Studies on Herpes Simplex Virus Type 1 Latency in Tissue Culture Cells

Robinson, Laurence Henry (1996) Studies on Herpes Simplex Virus Type 1 Latency in Tissue Culture Cells. PhD thesis, University of Glasgow.

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After primary infection, herpes simplex virus type 1 (HSV-1) remains latent in neurons of the host. To facilitate studies on HSV-1 latency, models of latency have been developed in tissue culture. The HSV-1 protein Vmw65 is an essential structural component of the virus tegument. Following fusion of the virus envelope with the cell membrane Vmw65 is released into the cell and forms a complex with cellular factors which bind to TAATGARAT (where R is a purine) elements upstream of the viral immediate early (IE) genes. Once the complex has bound to DNA, the acidic carboxy-terminal domain of Vmw65 stimulates transcription by recruiting components of the RNA polymerase II transcription initiation complex to the promoter. The mutant ml814 has a4 amino acid insertion in Vmw65 which disrupts its ability to form the transactivation complex, as a consequence levels of IE transcription are reduced. During infection of cells with in1814 at low multiplicity of infection (MOI), only a minor proportion of infecting viruses undergo replication, whereas the majority of viral genomes enter a quiescent state. These quiescent genomes can be reactivated by expression within the cell of the HSV-1 encoded protein Vmwl 10 and probably by other herpesvirus proteins functionally equivalent to Vmw110. At high MOI in1814 replicates as efficiently as wild type virus. To perform structural and functional studies on the quiescent ml814 genomes, it is necessary to permit infection of cultured cells at high MOI. An in vitro latency system has been developed by D.R.S. Jamieson and C.M. Preston using two modifications which further reduce the expression of viral IE proteins, thereby enabling infection of human foetal lung (HFL) cells with in1814 at high MOI without extensive cell destruction. Firstly, the regulatory region controlling transcription of the gene encoding the IE protein Vmwl 10 has been replaced by the Moloney murine leukaemia virus (MMLV) enhancer. Since the MMLV enhancer is a relatively inefficient promoter in HFL cells the resulting mutant, named ml820, exhibits a phenotype equivalent to that of a Vmwl 10 deletion mutant of in1814 when titrated on HFL cells. Another modification is pretreatment of the cells with human interferon alpha (IFNalpha). Treatment of cells with IFNalpha results in an antiviral state against HSV-1 which has been attributed to reduced viral IE gene expression. Previous studies demonstrated that infection of IFNalpha-treated HFL cells with ml820 at high MOI results in high efficiency retention of viral genomes in a transcriptionally repressed state. The purpose of the study reported here was to extend previous analysis by D.R.S. Jamieson on the structure of the ml820 genome during latency in vitro, and to characterise early events in the establishment of latency. Initial experiments confirmed previous data showing that the ml820 genome is nonlinear in the in vitro latency system, as was reported to occur in neurons in vivo. Quantification of Southern blots revealed that after an initial input MOI of 120 particles of in820 per cell, approximately 84% of the total nuclear viral DNA was nonlinear and that on average each cell retained approximately 12 viral genomes. Upon reactivation of latent in820 by superinfection of latently infected HFL cells in the presence of an inhibitor of DNA replication, the reactivated genomes remained nonlinear, demonstrating that a change from a nonlinear to a linear form is not a requirement for reactivation. The configuration of the linear genomes also remained unchanged upon reactivation. During in vitro latency, the nonlinear viral genomes were more sensitive to nucleases than the linear genomes. Linearity and resistance to nucleases is indicative of genomes which are not uncoated and are thus unable to circularise. Comparison of rates of uncoating after infection of BHK, HeLa, CV-1 and HFL cells revealed that uncoating appeared significantly slower in HFL cells than in the other cell types tested. Latent HSV-1 DNA in the brainstems of mice is associated with nucleosomes in a chromatin structure. Previous studies examining the structure of in820 in the in vitro latency system showed that the thymidine kinaase (TK) gene is not bound by nucleosomes with regular spacing. The study reported here also showed the absence of a regular chromatin structure on the TK gene and furthermore that the nature of the inhibitor of DNA replication used to prevent the spread of nonlatent virus was not a significant variable. Fascinatingly, the LAT/Vmw110 encoding region, the only region transcriptionally active during latency in vivo, was in a regular chromatin structure in the in vitro latency system. However, when the LAT / Vmwl 10 encoding region and the TK gene were examined in a parallel experiment, both regions exhibited a possible regular nucleosomal structure suggesting that a regular nucleosomal structure exists on the entire genome and is not confined to the LAT/Vmw110 region. Thus the previous inability to detect chromatin on the TK gene may have been caused by differences in the arrangement of nucleosome between experiments or experimental differences in the ability to detect nucleosome-associated DNA. (Abstract shortened by ProQuest.).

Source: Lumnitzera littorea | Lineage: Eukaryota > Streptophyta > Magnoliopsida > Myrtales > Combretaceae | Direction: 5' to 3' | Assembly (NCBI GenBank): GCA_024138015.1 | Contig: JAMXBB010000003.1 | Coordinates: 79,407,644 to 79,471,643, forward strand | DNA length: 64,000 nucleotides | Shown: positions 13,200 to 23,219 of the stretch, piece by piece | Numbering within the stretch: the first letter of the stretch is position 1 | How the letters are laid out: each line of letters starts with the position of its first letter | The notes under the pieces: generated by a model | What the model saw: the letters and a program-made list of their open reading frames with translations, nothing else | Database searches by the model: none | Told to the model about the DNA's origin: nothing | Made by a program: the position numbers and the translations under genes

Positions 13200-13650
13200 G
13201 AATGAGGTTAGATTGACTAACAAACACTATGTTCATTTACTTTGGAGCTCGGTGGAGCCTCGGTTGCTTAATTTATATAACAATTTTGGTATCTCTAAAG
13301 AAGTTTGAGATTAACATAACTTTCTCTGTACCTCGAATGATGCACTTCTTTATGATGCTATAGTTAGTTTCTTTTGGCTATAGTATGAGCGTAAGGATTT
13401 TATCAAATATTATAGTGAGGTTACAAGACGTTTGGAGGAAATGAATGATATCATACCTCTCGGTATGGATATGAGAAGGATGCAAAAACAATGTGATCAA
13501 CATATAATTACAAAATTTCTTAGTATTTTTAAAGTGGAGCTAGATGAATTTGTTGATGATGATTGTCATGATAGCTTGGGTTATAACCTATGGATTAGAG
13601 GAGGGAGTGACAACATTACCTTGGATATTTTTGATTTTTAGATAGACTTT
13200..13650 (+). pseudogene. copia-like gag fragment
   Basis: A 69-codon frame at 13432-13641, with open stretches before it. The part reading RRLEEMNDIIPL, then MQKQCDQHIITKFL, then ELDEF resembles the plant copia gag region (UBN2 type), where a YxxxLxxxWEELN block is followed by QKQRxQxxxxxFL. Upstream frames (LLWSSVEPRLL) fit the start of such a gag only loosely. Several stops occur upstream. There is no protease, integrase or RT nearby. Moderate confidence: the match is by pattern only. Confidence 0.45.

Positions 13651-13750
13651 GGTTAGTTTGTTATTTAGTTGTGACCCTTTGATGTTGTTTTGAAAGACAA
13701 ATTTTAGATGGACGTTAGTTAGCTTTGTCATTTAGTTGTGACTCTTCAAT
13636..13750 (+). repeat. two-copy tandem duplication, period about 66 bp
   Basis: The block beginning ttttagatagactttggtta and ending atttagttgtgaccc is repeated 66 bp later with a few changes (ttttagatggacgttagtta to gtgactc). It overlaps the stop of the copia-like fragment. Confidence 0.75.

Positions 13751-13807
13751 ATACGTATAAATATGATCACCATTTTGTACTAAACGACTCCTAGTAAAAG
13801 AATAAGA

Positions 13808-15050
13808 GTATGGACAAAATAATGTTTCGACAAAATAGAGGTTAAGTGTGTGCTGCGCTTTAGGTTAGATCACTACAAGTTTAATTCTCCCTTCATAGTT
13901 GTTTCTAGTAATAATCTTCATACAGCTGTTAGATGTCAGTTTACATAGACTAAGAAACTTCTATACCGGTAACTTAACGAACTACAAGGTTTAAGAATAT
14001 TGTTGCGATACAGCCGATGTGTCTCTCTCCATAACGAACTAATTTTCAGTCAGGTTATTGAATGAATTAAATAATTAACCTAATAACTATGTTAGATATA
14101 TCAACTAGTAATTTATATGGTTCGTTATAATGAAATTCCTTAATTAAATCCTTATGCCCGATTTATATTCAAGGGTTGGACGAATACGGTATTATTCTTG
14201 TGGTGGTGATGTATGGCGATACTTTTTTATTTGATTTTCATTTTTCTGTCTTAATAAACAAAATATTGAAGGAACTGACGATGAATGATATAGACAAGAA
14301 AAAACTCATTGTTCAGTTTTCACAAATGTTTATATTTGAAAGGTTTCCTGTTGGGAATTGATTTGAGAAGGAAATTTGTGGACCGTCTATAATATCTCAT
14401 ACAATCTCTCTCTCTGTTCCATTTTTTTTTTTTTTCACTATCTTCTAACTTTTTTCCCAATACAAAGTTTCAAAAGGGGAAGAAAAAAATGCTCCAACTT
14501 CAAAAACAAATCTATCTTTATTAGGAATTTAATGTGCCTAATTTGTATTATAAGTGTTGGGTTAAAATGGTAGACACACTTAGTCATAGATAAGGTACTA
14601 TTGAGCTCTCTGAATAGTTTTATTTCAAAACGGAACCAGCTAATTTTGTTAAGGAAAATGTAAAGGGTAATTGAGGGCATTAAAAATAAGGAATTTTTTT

Item Type: Thesis (PhD)
Qualification Level: Doctoral
Additional Information: Adviser: Chris Preston
Keywords: Virology
Date of Award: 1996
Depositing User: Enlighten Team
Unique ID: glathesis:1996-75768
Copyright: Copyright of this thesis is held by the author.
Date Deposited: 19 Nov 2019 18:13
Last Modified: 19 Nov 2019 18:13

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